How not to interview: CBC host gives another lesson

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Don Connolly

Listeners to CBC Radio’s Information Morning in Nova Scotia are getting a well-deserved break as veteran host Don Connolly begins his summer vacation. Connolly is notable in the interviewing trade for shining the spotlight on himself and for his habit of making rambling statements instead of asking questions. During his last show on Friday, June 28, Connolly outdid himself, conducting one of his worst interviews ever — one that focused on his own opinions and impressions and ignored his guest’s experiences and observations almost completely.  The intro, read by co-host Louise Renault, went like this:

Well, the eyes of the world are on South Africa where Nelson Mandela remains in critical condition in a Pretoria hospital.  Mandela is on a life-support machine, which may indicate the end is near for one of the world’s most revered leaders. Ben John was born in South Africa and while he was working in neighbouring Botswana, he met Nelson Mandela in 1994. He also attended Nelson Mandela’s 80th birthday party in a stadium in Johannesburg. Ben John is now a Canadian citizen and he lives here in Halifax.

During his nine minute interview with Ben John, Connolly asked only one real question. After that, he made a series of long-winded statements inviting his hapless interviewee to confirm his (yes, Connolly’s) impressions of Nelson Mandela. True, this behaviour is typical of Connolly, but Friday’s interview was especially bad.

You can read the full transcript below, but first, I’ll highlight key parts of it to illustrate why I think CBC management should finally pry Connolly out of the Information Morning interviewing chair where he has been so comfortably ensconced for more than 37 years.

Poor Ben John

Although the intro says Ben John met Nelson Mandela in 1994 while he was working in Botswana, listeners never get to hear what happened during that meeting or how John felt about it. Here’s how Connolly manages to sidestep John’s experience to focus on his own:

ConnollyDid you have a sense of the kind of the palpable magic, you see him on television right from the beginning since he came off Robbens Island [Robben Island] and every time you saw him in public whether it was at home or elsewhere, you just had a sense that somehow or other, he transformed himself in a prison cell into something kind of magic.

Connolly’s question, which is really a statement, leaves John no room at all to talk about his meeting with Mandela.  Instead, John tries hard to articulate his own assessment of Mandela’s strengths after agreeing with Connolly about the man’s “palpable magic”:

JohnAbsolutely. For me, Nelson Mandela epitomizes freedom, forgiveness, resilience, endurance and, and, you know, being marginalized myself, it’s never been an easy task to have to forgive, but that’s what Nelson Mandela epitomizes. And just a man to come out of the 27 years being in prison in a four-feet by four-feet prison cell, to come out and forgive, I’ve actually visited his prison in Robben Island and now it’s closed to the public, but at that time when they opened it, you could go right in, so it was amazing and 27 years to come out, so it just shows the resilience of a man who was very particular and very passionate about his country. Nelson Mandela, madiba as he’s known as the father, the grandfather of many nations, he was a people’s man for the people.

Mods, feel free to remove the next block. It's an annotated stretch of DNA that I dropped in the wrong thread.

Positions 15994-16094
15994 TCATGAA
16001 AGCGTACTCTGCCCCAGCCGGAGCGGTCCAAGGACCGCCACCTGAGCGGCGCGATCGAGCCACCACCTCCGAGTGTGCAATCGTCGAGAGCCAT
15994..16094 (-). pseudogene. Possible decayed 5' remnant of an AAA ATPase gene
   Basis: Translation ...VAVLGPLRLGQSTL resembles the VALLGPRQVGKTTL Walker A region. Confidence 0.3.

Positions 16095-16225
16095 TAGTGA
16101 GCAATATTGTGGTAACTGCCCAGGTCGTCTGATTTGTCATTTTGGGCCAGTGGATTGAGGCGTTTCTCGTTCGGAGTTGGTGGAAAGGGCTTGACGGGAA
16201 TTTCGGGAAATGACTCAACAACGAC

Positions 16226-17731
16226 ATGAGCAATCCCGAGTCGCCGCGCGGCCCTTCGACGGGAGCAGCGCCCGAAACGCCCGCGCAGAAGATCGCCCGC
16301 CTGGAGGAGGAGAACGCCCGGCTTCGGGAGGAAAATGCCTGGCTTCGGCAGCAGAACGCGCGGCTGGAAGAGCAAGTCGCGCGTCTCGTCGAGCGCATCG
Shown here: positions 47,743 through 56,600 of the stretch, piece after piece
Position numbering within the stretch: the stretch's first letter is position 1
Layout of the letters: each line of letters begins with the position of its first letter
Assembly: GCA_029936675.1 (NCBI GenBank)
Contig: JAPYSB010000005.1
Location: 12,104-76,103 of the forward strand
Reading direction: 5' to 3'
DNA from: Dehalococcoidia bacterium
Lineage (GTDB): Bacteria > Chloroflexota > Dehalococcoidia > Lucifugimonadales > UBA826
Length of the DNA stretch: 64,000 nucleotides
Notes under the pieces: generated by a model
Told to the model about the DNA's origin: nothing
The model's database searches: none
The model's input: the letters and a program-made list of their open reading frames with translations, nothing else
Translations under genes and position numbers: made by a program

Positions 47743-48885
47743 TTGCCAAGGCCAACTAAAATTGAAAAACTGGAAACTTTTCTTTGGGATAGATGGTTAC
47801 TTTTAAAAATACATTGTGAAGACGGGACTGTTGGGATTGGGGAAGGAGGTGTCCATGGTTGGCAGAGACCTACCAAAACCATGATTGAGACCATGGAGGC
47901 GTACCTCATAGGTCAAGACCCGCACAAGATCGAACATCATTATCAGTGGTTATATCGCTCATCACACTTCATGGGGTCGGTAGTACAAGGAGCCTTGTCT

Connolly ignores John’s experience of being “marginalized” as well as what his visit to Robben Island meant to him. Instead, he talks about his own view of Mandela’s ability to forgive:

ConnollyBut you mentioned forgiveness, when he championed the idea of a Truth and Reconciliation Commission, I remember going, “That can’t work, not after all that’s happened in South Africa, the oppressed can’t possibly buy into that, there would have to be too much hatred and resentment and desire to get revenge.” There probably, between he and Archbishop Tutu, if they weren’t there, you can never make that idea fly without some kind of incredible moral leadership.

John takes a deep breath and, after a pause, struggles to collect his thoughts:

JohnUm, yeah. Just, just for the fact that when Nelson Mandela was released out of prison, and his theory and his idea of, of uniting the nation and of course, you know he spent 27 years in prison and I’m sure he had an idea one day that he would be released and that’s what kept him going, you know, he finished his law degree in prison and, and, moving the country forward, and of course, divine intervention through Archbishop, what I think is you know through Archbishop Desmond Tutu, brought people together and many, many millions of people that came together and wanted to have this done and to meet their accusers, to meet their offenders in face and reconcile. Even the churches have done that.

 Connolly talks sports

As the interview continues to slide downhill, Connolly tries to demonstrate his knowledge of international sports, referring to how he watched “Louis Oosthuizen win the British Open a couple of years ago.” He adds, “a name like Oosthuizen, clearly not a cousin of yours from South Africa,” at which point, having nothing else to do, John laughs. Connolly goes on to say that he found himself wondering about Oosthuizen’s politics “and the first thing he said when he was handed the Claret Jug was ‘I want to thank Nelson Mandela.’”